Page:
A Delaware Commission that was put together to find ways to make the state more competitive in the gambling industry has submitted its findings after several delays.
Several of the recommendations contained in the report are geared at making the state's casinos more successful, but will likely result in millions of dollars in tax revenue that could be generated by the state.
The panel's recommendations were:
That the state should split 75 percent of the costs for slot machine vendors and fees with Delaware's three casinos, rather than insist that the casinos continue to pay the full amount. If that took effect on July 1 this year, it will cost the state $9.9 million in the next fiscal year;
The elimination of the annual $3 million table games fee paid by the casinos effective July 1, 2015;
A reduction in the state's share of table game revenue from 29.4 percent to 15 percent, at an estimated annual cost of $7.2 million;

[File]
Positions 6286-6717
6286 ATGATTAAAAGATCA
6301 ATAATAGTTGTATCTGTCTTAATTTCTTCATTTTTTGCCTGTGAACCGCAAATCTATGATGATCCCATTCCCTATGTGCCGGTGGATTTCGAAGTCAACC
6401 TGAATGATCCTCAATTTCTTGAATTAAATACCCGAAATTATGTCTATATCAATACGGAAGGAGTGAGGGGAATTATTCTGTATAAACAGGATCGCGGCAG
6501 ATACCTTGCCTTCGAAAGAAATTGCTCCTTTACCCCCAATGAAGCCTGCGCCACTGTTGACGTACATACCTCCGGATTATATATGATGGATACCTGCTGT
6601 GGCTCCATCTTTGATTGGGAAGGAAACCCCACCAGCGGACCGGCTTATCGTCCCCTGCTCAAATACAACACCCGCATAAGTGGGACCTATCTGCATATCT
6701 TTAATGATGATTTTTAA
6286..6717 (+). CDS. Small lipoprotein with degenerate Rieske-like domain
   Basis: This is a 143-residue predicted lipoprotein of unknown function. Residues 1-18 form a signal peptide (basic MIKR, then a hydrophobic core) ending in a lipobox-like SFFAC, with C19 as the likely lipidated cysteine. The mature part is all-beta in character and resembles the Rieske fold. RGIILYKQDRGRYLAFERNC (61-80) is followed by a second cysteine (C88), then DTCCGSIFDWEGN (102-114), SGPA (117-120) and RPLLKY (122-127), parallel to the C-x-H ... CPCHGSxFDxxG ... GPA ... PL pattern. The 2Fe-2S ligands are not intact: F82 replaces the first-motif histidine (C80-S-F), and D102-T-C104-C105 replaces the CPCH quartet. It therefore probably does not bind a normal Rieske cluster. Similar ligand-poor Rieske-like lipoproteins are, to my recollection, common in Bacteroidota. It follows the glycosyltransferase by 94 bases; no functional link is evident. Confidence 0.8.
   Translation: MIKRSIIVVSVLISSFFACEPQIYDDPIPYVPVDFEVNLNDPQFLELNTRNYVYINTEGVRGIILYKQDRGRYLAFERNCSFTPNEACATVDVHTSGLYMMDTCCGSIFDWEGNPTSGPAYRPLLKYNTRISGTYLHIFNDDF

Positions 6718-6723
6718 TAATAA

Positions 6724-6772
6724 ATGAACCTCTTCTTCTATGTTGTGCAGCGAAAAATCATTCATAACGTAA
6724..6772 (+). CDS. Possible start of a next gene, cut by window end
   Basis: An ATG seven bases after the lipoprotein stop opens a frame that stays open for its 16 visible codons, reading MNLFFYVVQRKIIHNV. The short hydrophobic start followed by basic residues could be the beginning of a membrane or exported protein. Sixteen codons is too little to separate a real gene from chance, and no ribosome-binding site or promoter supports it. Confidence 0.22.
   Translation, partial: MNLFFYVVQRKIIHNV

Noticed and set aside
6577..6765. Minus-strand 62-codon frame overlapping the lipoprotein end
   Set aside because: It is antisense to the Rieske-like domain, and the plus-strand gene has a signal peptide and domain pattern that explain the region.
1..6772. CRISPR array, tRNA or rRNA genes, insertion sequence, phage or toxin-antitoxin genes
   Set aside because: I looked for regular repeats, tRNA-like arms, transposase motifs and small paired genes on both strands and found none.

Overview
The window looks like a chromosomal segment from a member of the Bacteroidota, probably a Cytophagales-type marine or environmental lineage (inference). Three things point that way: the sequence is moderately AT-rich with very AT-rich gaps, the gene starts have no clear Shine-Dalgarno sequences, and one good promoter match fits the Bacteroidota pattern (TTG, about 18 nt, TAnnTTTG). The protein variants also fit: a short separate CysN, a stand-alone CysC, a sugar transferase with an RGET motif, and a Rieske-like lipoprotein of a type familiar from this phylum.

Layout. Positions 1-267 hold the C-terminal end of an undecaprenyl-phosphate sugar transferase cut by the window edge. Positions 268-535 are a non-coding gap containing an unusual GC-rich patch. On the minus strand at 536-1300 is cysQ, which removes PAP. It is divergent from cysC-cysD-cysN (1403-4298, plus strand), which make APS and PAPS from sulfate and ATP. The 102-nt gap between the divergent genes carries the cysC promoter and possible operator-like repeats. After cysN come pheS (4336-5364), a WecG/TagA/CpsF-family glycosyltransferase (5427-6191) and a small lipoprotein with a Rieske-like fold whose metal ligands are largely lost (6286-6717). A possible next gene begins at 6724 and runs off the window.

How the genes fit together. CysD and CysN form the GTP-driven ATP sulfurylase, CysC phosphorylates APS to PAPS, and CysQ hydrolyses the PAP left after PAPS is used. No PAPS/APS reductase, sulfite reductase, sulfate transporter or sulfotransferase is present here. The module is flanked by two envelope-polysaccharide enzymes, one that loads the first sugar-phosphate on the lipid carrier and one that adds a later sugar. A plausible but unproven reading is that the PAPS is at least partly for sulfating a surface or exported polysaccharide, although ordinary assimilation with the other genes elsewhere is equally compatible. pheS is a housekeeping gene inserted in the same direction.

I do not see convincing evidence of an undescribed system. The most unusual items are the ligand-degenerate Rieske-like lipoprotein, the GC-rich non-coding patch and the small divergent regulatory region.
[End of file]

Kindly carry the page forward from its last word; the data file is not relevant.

There should be an update of a 2004 study of Delaware's equine industry to determine the current economic impact on the horse racing industry. The study is expected to cost less than $100,000.
$3 million in unspent funds from an $8 million financial bailout extended to the casinos last year to be used to pay for economic development initiatives, preferably related to the gambling industry.
Internet gambling was not discussed in the recommendations, but the issue will likely come up at some point. Online betting has struggled since it was introduced to the public late last year, generating results that are growing, but at a much slower rate than anticipated.